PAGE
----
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Seagate's shingle bathers stalked by HGST's helium HAMR-head sharks

Next-gen drives strip off, paraded in the sun, but what lurks in the depths?

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A performance-versus-capacity war is brewing in the hard drive industry with Seagate leading on disk-flash hybrids and WD-HGST on helium-filled devices.

At a briefing session for tech journos yesterday, Seagate dropped hints of new solid-state hybrid drives (SSHDs) - which combine a non-volatile NAND cache with spinning platters - and a general session about Shingled Magnetic Recording (SMR) and Heat-Assisted Magnetic Recording (HAMR).

Seagate presented shingling as a way of boosting the Perpendicular Magnetic Recording (PMR) technology today's drives use. The storage world is approaching the superparamagnetic limit of about 1Tbit/in2 areal density, and beyond that limit the magnetic grains making up the bits are so small that they flip their magnetic polarity in response to temperature changes and neighbouring grain influence, rendering data storage impractical.

Today's Seagate drives store bits and bytes in the 500 to 625Gbit/in2 area. Theoretically, there's scope for Seagate to build a sixth-generation PMR range of devices with 700 to 800Gbit/in2 areal densities; but will it?

Previously Seagate has said we should expect its first SMR drives (with 4.8 to 5TB capacities) this year and HAMR drives in 2014 (capable of storing up to 6.4TB). Clearly, SMR and HAMR products will overlap, with, we suppose, SMR drives used for low-random-write-rate applications and HAMR used for high-write-rate applications, and flash hybrid drives used for high-read-rate software when affordable capacity is needed compared to SSDs.

(We note in passing that Western Digital's HGST wing is not interested in producing hybrid drives.)

It's possible we'll eventually see flash-hybrid SMR drives and flash-hybrid HAMRs on the market from Seagate, although the tech giant didn't mention these types as future products; logic suggests they could exist.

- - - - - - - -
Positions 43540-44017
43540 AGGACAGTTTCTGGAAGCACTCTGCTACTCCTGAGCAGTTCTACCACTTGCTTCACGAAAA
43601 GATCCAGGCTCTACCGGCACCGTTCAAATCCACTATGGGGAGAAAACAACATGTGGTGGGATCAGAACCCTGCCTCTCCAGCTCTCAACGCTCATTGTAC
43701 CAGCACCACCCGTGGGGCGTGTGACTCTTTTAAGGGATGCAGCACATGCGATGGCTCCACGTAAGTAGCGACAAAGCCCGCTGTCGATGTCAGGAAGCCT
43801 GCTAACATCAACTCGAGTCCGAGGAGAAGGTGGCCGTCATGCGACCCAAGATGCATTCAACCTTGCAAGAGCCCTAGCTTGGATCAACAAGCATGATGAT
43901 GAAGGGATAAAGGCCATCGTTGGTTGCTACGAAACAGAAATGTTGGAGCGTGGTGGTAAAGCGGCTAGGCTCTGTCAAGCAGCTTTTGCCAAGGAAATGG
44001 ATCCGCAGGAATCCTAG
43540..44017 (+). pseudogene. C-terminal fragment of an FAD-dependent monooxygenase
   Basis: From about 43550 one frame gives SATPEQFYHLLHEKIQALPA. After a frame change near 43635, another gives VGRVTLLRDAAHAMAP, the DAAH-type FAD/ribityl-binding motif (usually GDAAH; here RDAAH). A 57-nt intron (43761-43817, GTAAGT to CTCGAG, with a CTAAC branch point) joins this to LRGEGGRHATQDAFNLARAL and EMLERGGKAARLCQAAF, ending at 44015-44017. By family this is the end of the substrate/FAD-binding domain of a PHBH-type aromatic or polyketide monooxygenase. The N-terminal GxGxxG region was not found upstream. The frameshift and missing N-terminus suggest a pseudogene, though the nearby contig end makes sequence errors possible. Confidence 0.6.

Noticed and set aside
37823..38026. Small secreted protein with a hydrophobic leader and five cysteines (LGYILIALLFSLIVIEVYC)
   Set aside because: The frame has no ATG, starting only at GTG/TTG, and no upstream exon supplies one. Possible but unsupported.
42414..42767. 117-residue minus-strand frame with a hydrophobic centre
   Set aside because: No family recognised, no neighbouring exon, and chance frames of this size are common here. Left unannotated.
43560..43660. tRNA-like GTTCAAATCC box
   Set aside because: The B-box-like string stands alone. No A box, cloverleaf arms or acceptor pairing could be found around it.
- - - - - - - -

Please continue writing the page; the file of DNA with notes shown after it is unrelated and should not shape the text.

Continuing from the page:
The presentation covered several future drives as well as SMR and HAMR technologies, with hybridisation playing a major role in Seagate's coming disk drive line up; helium-filled drives were absent. This is what was covered:

Desktop hybrid drive

This drive was revealed by El Reg in March. Now we have better information saying that this 3.5-incher will come in 2, 3 and 4TB versions, with between 16GB and 32GB of NAND cache for system boot files and possibly other very high access-rate data blocks. The spin speed could be 5,400rpm.

We heard that this drive should be out next quarter.

Enterprise Turbo SSHD

Seagate bills this as the world's fastest hard drive and it is a 2.5-inch form-factor hybrid drive spinning at 10,000rpm with up to 600GB capacity. Read some background here.

Enterprise Turbo SSHD

Seagate Enterprise Turbo SSHD

We understand a 15,000rpm version may come later. Seagate claims the 10K version has up to three times the random read performance of 15,000rpm disk drives, with read performance boosted by holding hot data in a 16GB MLC NAND cache.

Turbo SSHD SPC-1C IOPS

Enterprise Turbo SSHD SPC-1C IOPS benchmark

We also think it's logical to assume that Seagate's NAS drive will be hybridised eventually as well. One comment in Seagate's briefing was that, in time, the hybrid drive will be the disk drive; all Seagate disk drives being SSHDs. In other words, Seagate will hybridise all its disk products at some stage.

Toshiba has its own hybrid drive technology and can be expected to hybridise its drives, where it sees a market need, in response to Seagate and WD.

We were told that self-pinning of data is being evaluated by Seagate. With this a user can select which bytes to hold in flash, rather than relying on an automatic controller or software. It will probably have more NAND than one which auto-selects its own data to go into the flash cache. The idea was compared to Intel's Smart Cache.

Shiver my shingles